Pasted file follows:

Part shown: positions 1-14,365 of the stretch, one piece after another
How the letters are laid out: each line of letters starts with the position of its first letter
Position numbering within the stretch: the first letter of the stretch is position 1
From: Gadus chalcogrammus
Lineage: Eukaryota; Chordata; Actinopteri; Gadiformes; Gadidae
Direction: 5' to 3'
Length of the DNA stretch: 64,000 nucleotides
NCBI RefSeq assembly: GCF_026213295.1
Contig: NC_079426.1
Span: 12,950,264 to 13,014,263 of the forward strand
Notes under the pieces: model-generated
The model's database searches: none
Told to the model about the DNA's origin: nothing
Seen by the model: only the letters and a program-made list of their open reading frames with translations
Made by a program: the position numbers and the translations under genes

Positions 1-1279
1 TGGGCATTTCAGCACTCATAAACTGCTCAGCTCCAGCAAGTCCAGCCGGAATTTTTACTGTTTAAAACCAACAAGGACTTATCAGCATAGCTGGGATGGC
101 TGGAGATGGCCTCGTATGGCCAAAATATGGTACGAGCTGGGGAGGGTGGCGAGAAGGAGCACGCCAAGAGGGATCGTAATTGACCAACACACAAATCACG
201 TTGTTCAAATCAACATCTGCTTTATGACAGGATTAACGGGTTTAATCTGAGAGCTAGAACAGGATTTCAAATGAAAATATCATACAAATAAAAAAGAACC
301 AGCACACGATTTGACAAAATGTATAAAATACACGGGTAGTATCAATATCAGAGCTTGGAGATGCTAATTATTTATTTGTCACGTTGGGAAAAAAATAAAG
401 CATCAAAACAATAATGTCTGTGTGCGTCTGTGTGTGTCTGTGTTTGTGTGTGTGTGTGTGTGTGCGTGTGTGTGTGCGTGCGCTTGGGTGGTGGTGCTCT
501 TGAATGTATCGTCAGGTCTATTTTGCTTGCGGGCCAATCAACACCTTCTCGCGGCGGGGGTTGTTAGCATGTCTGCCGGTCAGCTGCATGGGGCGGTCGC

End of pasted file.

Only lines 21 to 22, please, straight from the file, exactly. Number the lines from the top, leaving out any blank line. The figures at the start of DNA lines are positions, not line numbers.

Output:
401 CATCAAAACAATAATGTCTGTGTGCGTCTGTGTGTGTCTGTGTTTGTGTGTGTGTGTGTGTGTGCGTGTGTGTGTGCGTGCGCTTGGGTGGTGGTGCTCT
501 TGAATGTATCGTCAGGTCTATTTTGCTTGCGGGCCAATCAACACCTTCTCGCGGCGGGGGTTGTTAGCATGTCTGCCGGTCAGCTGCATGGGGCGGTCGC